It definitely is a rule-of-thumb. You may not think it's a good one, but it still is one.
> it isn't a good guide, and it is never appropriate. Except maybe as...
Claims as strong as those are rarely true.
One might as well try to defend scales as being a valid form of music that should be performed in front of thousands of people. (And I mean literal, raw scales, not something that works a scale into a piece, for which there is no meaningful equivalent in this writing context.) Even if someone did that, it would be as some sort of artistic comment on listeners or the nature of art or something (see 4'33"), not because they have any reason to be performed in front of an audience.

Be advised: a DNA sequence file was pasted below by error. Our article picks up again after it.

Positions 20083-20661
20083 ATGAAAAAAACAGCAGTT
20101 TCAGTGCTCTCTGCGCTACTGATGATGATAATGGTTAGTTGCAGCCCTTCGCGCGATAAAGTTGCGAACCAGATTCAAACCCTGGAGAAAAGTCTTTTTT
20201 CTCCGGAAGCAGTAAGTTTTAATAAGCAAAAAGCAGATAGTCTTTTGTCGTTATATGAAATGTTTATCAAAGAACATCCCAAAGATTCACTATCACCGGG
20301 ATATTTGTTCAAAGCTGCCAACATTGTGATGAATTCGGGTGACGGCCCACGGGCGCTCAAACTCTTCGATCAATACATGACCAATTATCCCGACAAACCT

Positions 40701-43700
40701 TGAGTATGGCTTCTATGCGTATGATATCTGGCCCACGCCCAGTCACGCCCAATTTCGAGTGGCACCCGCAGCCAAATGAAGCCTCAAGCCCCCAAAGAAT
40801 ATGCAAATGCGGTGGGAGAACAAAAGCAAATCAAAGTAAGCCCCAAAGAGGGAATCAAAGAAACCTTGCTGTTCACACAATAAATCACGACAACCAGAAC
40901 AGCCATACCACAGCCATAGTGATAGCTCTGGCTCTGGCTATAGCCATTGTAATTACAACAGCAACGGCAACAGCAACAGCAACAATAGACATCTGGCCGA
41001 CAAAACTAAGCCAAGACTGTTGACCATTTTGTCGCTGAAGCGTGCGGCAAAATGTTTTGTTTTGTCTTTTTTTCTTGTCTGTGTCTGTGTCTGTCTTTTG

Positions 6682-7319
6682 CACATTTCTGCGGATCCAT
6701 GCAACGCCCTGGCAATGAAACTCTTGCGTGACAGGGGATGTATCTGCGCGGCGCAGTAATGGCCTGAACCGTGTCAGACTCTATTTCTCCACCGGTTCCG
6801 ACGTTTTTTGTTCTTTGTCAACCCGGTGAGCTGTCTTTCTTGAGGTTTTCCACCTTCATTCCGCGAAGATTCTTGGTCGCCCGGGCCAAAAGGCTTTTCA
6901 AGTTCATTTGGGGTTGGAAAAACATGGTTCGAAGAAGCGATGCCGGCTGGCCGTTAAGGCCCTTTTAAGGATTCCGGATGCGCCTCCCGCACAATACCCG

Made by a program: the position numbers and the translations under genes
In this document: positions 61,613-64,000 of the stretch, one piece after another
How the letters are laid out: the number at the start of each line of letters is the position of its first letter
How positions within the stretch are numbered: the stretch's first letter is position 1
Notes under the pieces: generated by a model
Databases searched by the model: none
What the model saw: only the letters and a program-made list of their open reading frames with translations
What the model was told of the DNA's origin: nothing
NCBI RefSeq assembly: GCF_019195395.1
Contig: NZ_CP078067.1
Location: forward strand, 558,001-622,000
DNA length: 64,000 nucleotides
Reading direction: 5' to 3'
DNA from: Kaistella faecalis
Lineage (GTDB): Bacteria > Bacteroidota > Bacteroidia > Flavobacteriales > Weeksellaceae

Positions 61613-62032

By the way, since this may seem a bizarre amount of passion on the topic, what cheeses me off is that we TEACH this as the One True Essay Format. (See the beginning of the linked story.) I just can't believe the unnecessary harm we do with this. Even with my relatively low opinion of the ability of current formal schooling to educate, this still surprises me as a bizarre choice. So if I sound like I'd like everyone reading this to come away with the idea that this format ought to have a stake driven through it and you should never use it, it's just my feeble attempt to undo years of terrible schooling in a handful of paragraphs.